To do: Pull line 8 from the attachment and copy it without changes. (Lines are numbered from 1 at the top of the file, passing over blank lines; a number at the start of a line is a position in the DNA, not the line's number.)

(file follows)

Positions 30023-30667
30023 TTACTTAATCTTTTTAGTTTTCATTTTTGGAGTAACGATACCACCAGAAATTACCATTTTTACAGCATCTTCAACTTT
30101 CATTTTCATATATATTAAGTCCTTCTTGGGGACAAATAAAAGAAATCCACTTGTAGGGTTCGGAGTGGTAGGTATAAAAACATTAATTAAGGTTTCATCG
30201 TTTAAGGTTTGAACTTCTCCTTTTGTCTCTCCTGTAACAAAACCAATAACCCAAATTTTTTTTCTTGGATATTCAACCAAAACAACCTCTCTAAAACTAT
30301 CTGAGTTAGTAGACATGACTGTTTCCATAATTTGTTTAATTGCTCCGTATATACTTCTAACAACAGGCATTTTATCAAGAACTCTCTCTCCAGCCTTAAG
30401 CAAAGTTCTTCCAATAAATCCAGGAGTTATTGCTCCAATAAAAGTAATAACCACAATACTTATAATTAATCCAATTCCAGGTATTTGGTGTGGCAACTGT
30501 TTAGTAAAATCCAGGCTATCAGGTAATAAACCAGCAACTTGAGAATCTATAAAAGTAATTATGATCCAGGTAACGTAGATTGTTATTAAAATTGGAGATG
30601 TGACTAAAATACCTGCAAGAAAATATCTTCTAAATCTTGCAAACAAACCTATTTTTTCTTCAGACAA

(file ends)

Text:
30601 TGACTAAAATACCTGCAAGAAAATATCTTCTAAATCTTGCAAACAAACCTATTTTTTCTTCAGACAA